Image via OpenLibrary.org.
Image via OpenLibrary.org.
A trip to Cooperstown at age 12 produced two family photos that I treasure dearly to this day. One features a life-size cutout of Babe Ruth in his classic pose, enormous bat on his shoulder, eyelids heavy with purpose, while my younger brother raises a foot to kick the cardboard Bambino in the crotch. The other photo is of a large mural picturing Kenesaw Mountain Landis, the commissioner who banned the 1919 “Black Sox” from the game for life. As the wild-haired commissioner lifts a baseball in his right hand, readying himself to throw out the first pitch with a gaze stern and unyielding, my cousin mimes sticking a finger up his nose.
I loved baseball fiercely at that age, but I also possessed a blasphemous contempt for some of its most sanctified figures. I knew that Ruth was a boozing whoremonger whose saintly image was a press-sponsored myth, and I knew that Landis was a sanctimonious hypocrite who looked the other way for other accused gamblers like Tris Speaker and Ty Cobb yet would never consider pardoning Shoeless Joe Jackson. In fact, by the time I made this visit to Cooperstown, I was well aware of the fact that the story about Abner Doubleday creating the game in that picturesque upstate New York town was a risible fraud, concocted to give the sport “all-American” origins despite all evidence to the contrary.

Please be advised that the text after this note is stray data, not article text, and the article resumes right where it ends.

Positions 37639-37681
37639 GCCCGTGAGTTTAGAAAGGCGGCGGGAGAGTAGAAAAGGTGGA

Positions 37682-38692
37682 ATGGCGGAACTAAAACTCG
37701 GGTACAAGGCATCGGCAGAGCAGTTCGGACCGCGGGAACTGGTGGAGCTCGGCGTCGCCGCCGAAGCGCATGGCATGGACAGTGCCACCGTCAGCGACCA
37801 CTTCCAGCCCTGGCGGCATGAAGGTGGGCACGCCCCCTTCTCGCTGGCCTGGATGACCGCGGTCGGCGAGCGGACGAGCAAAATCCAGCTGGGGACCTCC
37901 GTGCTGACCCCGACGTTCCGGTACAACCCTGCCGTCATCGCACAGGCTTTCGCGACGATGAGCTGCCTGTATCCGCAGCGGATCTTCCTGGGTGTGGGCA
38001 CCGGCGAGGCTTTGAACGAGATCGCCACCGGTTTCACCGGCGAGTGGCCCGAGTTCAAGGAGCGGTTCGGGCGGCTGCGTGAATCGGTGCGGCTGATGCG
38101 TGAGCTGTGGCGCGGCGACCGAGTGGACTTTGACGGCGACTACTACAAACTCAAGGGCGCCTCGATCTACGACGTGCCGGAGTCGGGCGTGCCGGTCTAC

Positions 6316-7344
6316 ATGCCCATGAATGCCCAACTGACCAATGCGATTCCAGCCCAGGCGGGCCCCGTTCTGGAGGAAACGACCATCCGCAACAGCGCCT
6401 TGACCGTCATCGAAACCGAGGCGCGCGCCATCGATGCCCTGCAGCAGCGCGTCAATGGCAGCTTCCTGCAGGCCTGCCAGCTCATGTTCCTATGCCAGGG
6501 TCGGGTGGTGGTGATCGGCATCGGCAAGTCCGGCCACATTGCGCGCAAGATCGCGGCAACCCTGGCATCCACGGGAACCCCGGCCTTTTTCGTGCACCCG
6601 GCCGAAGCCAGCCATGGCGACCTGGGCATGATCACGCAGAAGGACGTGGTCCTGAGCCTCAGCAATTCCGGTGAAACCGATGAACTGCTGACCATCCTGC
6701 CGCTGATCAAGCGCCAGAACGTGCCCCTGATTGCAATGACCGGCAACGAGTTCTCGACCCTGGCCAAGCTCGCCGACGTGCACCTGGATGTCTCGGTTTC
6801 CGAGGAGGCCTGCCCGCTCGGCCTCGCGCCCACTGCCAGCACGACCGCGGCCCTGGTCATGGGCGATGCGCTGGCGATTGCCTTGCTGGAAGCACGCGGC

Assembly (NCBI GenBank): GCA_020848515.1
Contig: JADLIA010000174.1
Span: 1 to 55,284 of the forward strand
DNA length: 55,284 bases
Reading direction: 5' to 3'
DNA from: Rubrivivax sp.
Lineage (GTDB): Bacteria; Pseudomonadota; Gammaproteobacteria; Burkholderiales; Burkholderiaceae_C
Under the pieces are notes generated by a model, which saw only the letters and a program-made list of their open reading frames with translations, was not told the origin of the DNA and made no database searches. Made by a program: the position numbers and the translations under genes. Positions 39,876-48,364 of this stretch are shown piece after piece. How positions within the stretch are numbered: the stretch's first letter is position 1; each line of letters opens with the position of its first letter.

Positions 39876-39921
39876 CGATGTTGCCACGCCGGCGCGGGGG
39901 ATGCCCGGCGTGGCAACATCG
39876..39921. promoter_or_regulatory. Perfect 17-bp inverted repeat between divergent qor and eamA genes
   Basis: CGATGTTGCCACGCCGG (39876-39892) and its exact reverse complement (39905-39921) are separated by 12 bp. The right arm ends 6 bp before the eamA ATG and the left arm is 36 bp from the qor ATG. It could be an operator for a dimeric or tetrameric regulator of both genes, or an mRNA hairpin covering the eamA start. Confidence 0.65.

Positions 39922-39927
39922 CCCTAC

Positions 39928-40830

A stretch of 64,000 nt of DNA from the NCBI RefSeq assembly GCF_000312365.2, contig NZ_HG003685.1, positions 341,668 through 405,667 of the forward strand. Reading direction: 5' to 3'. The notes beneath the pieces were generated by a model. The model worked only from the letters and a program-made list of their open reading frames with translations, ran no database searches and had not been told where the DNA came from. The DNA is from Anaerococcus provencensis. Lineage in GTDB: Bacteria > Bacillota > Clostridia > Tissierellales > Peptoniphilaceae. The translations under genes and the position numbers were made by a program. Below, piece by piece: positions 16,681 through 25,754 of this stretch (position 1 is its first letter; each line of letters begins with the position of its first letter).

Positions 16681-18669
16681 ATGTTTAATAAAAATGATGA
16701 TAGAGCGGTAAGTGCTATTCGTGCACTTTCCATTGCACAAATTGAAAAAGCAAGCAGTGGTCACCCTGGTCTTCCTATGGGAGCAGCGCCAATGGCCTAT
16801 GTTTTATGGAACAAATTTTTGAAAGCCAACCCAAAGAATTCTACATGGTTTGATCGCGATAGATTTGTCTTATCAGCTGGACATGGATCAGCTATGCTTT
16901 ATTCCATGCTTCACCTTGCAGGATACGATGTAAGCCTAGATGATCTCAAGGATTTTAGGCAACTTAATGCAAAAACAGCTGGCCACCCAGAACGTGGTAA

That cynicism was entirely the fault of The Baseball Hall of Shame, a series of books that briefly grew into a sarcastic multimedia empire, and in many ways set the tone and format for the modern sports blogosphere.
The Baseball Hall of Shame was the brainchild of co-authors Bruce Nash and Allan Zullo, a pair of baseball fans who had already collaborated on a few projects when they hit upon their idea in the early 1980s. In a phone interview, Zullo, who grew up a Cubs fan, told me the inspiration came when he recalled with a mixture of humor and horror some of the players he was forced to root for in his youth.
"Some of those guys should have been in the hall of shame," he opined at the time, and the phrase stuck. He and Nash thought the concept had potential, although he conceded that he, "had no idea it was going to become an industry." And yet, because baseball needed it—and because it was the right idea at the right time—that is exactly what it became.